(See Chapters 18 and 27) A fall in capillary pressure due to a generalized arterial vasoconstriction will reduce the hydrostatic pressure, so that the plasma oncotic pressure due to proteins now predominates, with the result that fluid moves from the interstitial space into the tissues (internal transfusion). However, this will cause haemodilution, and so reduce the haematocrit. Urine production is severely reduced because vasoconstriction of the renal afferent arterioles, activation of the renin–angiotensin axis and increased production of ADH reduce renal filtration and increase reabsorption of Na+ and water.

  • (i) Why are you concerned about John, considering his blood pressure has recovered and his urine output is improved?

    In view of the volume of blood loss and the delayed treatment, John would need ongoing observation to exclude underlying ischaemia in other organs. Typically, the gut is most affected by this type of ischaemia, which then allows translocation of bacteria from the bowel to the blood, causing sepsis that can then cause multiorgan failure (MOF) and irreversible shock. However, it would be unusual for a young man to go into MOF this quickly (although less so in a 75-year-old man). MOF usually occurs after some time in intensive care.

  • John’s urine output, which partially recovered after the operation, gradually decreases and after 8 hours ceases. He shows some signs of oedema. Acute renal failure is diagnosed, and he is put on a regime of low fluid, salt and protein intake to reduce accumulation of toxins. While Bill is discharged the following day, John’s renal function takes 3 days to recover, and he remains in hospital for more than a week. It is several months before he is well enough to return to work.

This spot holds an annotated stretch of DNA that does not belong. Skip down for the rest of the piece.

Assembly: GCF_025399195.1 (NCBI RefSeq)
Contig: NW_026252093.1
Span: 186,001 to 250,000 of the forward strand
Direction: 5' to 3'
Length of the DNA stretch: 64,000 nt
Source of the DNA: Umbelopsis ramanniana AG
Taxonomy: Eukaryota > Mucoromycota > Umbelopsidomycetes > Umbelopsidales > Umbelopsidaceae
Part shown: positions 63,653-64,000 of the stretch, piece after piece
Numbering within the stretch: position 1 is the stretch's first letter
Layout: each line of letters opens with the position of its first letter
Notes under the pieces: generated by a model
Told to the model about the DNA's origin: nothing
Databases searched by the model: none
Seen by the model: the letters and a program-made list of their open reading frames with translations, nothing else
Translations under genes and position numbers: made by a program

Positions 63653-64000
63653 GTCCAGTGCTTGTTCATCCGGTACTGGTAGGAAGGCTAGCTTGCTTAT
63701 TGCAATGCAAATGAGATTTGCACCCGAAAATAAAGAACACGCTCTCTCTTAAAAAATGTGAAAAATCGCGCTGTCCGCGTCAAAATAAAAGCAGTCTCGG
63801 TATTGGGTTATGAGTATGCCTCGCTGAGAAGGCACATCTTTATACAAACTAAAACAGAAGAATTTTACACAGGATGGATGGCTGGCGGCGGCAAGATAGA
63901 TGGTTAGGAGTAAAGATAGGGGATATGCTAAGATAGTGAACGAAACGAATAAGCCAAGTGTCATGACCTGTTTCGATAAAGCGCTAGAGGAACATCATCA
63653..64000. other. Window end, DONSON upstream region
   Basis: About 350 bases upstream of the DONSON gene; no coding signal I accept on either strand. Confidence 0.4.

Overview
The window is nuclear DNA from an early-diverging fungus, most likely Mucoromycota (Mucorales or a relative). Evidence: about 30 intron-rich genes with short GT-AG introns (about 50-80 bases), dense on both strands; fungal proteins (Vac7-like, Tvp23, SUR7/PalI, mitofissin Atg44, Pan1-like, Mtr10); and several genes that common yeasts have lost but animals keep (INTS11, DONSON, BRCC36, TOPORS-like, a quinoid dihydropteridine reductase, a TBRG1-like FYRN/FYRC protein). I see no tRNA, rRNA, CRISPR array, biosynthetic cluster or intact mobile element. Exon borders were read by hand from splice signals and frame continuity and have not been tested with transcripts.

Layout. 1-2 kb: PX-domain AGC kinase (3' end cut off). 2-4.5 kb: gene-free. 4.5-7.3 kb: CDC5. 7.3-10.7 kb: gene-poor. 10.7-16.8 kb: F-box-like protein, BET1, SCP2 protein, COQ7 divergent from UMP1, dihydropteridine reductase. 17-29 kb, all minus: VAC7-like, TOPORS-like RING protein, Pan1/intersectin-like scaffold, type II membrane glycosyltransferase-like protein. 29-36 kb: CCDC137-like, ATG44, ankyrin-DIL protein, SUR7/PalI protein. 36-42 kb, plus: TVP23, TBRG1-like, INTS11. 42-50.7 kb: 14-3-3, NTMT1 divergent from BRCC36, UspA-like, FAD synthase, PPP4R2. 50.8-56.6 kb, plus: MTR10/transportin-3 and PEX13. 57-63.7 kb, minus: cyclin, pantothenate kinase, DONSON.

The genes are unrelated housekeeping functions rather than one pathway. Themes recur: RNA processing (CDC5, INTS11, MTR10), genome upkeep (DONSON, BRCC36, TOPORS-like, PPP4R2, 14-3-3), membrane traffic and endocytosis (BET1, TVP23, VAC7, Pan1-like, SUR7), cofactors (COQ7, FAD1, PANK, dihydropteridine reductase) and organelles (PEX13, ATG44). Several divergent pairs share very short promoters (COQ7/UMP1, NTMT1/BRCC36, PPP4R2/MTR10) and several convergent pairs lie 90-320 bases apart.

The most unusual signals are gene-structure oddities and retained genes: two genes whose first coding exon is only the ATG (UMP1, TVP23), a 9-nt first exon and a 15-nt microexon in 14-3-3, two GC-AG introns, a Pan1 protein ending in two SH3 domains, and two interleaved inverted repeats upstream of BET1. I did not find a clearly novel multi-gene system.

• (j) What might have caused the acute renal failure?

    Prolonged activation of the sympathetic system with vasoconstriction of the renal circulation can lead to renal ischaemia, and ‘acute renal necrosis’. The renal medulla is particularly sensitive to ischaemia and hypoxia, as the counter-current system of the vasa recta means that the PO2 of the deep medulla is relatively hypoxic even under normal conditions. In acute renal necrosis function normally returns in 3–21 days; renal replacement therapy (dialysis or haemofiltration) might be necessary if function was still impaired after 4–5 days.

  • (k) Why might he develop oedema, and why would it take a few days to recover?

    (See Chapter 19) Prolonged vasoconstriction can lead to peripheral ischaemia and raised metabolites, damaging the vascular endothelium and causing it to become leaky to plasma proteins. Movement of these proteins into the interstitium would reduce the net oncotic pressure across the capillary wall, leading to fluid loss to the tissues. If he received saline instead of blood or plasma during the operation, the resulting haemodilution and thus decreased plasma protein concentration would also reduce oncotic pressure and thus lead to fluid loss to the tissues. Plasma proteins are synthesized in the liver, and it takes around a week for normal levels to be restored.

  • (l) How long will it take for John’s haematocrit to return to normal?

    (See Chapter 6) About 3 weeks, due to increased erythropoietin and thus erythropoiesis. Concluding remarks. This case emphasizes the need for suspicion of internal injury and blood loss following trauma. Both the amount and rate of blood loss are important. A very rapid loss of 30% can be fatal, where 50% over 24 h may be survived. The risk of developing irreversible shock is drastically increased if treatment is not initiated within the ‘golden hour’ after major haemorrhage.